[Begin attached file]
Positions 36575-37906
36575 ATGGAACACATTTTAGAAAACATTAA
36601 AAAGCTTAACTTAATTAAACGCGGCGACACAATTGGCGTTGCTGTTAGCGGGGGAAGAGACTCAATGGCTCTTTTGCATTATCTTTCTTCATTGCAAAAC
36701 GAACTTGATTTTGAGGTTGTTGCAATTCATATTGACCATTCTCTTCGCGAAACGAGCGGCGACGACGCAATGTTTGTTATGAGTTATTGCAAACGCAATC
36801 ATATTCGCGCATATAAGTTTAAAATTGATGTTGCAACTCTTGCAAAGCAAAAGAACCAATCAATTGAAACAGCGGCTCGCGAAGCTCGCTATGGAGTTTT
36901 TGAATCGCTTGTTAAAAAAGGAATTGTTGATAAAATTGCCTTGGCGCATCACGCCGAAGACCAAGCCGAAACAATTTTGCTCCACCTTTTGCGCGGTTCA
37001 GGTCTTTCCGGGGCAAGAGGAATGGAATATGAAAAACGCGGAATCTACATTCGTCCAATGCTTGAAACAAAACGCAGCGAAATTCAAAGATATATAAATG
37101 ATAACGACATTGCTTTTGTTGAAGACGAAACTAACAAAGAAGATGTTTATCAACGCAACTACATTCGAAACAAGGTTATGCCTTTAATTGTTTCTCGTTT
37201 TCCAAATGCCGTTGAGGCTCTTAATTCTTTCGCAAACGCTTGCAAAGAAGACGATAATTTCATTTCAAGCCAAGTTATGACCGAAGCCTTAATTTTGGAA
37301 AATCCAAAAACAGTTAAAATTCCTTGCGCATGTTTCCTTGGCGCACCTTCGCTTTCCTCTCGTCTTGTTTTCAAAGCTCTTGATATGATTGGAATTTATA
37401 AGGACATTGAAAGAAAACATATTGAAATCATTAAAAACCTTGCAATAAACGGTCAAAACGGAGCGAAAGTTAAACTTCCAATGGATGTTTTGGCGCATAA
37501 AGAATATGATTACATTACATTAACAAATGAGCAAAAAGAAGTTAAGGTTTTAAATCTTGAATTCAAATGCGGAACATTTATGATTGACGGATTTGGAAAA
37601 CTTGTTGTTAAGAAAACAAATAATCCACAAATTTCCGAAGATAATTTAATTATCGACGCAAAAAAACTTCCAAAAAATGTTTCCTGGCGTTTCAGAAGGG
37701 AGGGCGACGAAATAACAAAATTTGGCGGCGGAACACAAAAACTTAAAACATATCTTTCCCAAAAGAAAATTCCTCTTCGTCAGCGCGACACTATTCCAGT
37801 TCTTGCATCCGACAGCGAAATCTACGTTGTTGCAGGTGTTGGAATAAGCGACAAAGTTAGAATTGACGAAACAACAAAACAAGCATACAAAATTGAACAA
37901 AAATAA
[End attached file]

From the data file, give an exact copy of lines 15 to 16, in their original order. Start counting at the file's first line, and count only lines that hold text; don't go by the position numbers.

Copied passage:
37801 TCTTGCATCCGACAGCGAAATCTACGTTGTTGCAGGTGTTGGAATAAGCGACAAAGTTAGAATTGACGAAACAACAAAACAAGCATACAAAATTGAACAA
37901 AAATAA